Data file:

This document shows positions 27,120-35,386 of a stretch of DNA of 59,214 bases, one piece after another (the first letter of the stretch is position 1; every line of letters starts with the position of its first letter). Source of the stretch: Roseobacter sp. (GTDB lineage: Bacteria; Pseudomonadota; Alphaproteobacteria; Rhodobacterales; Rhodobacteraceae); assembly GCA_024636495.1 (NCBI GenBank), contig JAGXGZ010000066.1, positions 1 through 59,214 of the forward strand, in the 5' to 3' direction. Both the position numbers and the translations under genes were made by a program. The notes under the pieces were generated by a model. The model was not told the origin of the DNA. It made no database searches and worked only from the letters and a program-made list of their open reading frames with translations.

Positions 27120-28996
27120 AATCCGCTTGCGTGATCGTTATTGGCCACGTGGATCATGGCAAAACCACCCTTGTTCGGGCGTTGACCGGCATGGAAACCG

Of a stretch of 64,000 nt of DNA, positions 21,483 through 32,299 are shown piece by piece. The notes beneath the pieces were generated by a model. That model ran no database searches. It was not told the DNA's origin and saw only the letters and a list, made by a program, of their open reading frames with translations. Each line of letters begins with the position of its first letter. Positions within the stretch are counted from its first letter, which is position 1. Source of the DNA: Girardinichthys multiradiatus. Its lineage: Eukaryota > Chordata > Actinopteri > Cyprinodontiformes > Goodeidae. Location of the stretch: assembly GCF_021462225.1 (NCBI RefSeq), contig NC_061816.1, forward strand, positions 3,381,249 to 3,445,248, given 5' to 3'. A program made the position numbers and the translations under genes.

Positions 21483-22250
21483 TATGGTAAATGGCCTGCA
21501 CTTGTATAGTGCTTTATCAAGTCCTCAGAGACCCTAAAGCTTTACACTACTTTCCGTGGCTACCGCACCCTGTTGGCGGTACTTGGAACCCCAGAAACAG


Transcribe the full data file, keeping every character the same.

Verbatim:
This document shows positions 27,120-35,386 of a stretch of DNA of 59,214 bases, one piece after another (the first letter of the stretch is position 1; every line of letters starts with the position of its first letter). Source of the stretch: Roseobacter sp. (GTDB lineage: Bacteria; Pseudomonadota; Alphaproteobacteria; Rhodobacterales; Rhodobacteraceae); assembly GCA_024636495.1 (NCBI GenBank), contig JAGXGZ010000066.1, positions 1 through 59,214 of the forward strand, in the 5' to 3' direction. Both the position numbers and the translations under genes were made by a program. The notes under the pieces were generated by a model. The model was not told the origin of the DNA. It made no database searches and worked only from the letters and a program-made list of their open reading frames with translations.

Positions 27120-28996
27120 AATCCGCTTGCGTGATCGTTATTGGCCACGTGGATCATGGCAAAACCACCCTTGTTCGGGCGTTGACCGGCATGGAAACCG

Of a stretch of 64,000 nt of DNA, positions 21,483 through 32,299 are shown piece by piece. The notes beneath the pieces were generated by a model. That model ran no database searches. It was not told the DNA's origin and saw only the letters and a list, made by a program, of their open reading frames with translations. Each line of letters begins with the position of its first letter. Positions within the stretch are counted from its first letter, which is position 1. Source of the DNA: Girardinichthys multiradiatus. Its lineage: Eukaryota > Chordata > Actinopteri > Cyprinodontiformes > Goodeidae. Location of the stretch: assembly GCF_021462225.1 (NCBI RefSeq), contig NC_061816.1, forward strand, positions 3,381,249 to 3,445,248, given 5' to 3'. A program made the position numbers and the translations under genes.

Positions 21483-22250
21483 TATGGTAAATGGCCTGCA
21501 CTTGTATAGTGCTTTATCAAGTCCTCAGAGACCCTAAAGCTTTACACTACTTTCCGTGGCTACCGCACCCTGTTGGCGGTACTTGGAACCCCAGAAACAG